It can be extremely difficult to listen to your children when they are distressed. It’s so tempting to jump in and try to fix it! The following story demonstrates this well.
A mom described picking her daughter, Olivia, up from school. Olivia was clearly upset when she got into the car and started complaining about how hard the math test was. Her mom immediately tried to help her think about solutions – maybe others didn’t do well either, perhaps she can get extra credit or go in early to school for extra help.
Olivia responded to her mom’s suggestions with increased ranting and raving saying she didn’t understand how hard it was! Olivia would have been more likely to feel heard if her mom had listened patiently and repeated back her feelings with care and interest. This approach also would empower Olivia to own the problem and the solution.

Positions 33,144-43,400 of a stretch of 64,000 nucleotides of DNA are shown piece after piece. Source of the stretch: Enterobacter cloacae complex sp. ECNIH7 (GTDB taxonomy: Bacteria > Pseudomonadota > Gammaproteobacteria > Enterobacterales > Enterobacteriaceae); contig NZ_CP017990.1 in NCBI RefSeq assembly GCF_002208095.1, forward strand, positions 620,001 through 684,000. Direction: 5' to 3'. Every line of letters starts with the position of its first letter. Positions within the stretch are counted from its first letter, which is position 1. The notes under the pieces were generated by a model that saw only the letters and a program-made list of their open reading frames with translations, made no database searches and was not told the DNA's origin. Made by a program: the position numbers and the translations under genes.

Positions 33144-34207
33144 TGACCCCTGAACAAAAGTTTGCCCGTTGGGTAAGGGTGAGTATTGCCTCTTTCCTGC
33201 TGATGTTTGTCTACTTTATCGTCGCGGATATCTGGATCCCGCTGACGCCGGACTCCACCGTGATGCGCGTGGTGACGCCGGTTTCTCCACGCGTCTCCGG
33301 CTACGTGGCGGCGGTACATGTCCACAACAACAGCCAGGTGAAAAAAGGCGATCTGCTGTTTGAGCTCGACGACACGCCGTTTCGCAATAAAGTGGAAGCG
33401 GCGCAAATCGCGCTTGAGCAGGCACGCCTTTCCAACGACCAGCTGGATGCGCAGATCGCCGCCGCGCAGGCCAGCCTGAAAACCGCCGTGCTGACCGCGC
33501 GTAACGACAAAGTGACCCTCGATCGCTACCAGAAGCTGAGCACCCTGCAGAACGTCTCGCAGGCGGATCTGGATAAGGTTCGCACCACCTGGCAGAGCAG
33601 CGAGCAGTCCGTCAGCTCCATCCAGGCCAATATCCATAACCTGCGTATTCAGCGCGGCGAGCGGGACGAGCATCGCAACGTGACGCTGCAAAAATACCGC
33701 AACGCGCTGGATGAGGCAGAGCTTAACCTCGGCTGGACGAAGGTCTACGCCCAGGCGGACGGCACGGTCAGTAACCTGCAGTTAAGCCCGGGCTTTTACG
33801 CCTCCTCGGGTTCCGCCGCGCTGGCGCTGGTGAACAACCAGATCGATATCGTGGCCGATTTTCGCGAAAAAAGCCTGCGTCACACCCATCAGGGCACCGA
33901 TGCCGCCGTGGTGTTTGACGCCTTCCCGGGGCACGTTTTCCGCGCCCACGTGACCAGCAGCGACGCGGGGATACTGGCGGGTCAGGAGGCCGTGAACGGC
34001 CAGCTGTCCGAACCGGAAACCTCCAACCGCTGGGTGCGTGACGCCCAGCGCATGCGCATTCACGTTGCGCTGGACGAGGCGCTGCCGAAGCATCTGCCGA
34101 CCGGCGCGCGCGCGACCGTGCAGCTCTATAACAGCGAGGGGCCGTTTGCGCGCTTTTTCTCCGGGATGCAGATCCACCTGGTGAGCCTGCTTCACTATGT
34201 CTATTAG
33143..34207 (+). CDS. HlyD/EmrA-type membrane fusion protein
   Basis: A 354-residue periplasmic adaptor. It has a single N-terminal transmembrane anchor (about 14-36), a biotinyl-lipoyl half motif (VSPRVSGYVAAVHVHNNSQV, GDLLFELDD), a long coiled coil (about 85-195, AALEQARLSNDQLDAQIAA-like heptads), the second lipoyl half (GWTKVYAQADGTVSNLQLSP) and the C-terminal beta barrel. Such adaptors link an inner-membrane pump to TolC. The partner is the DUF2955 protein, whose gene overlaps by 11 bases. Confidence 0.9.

If you hear your children turning up the volume on their complaints, you know they probably don’t feel understood. Try taking a step back to listen and reflect their feelings. Once they feel heard, they’ll be in a better position to decide what they want to do about it.
Listening Without Trying to Fix It
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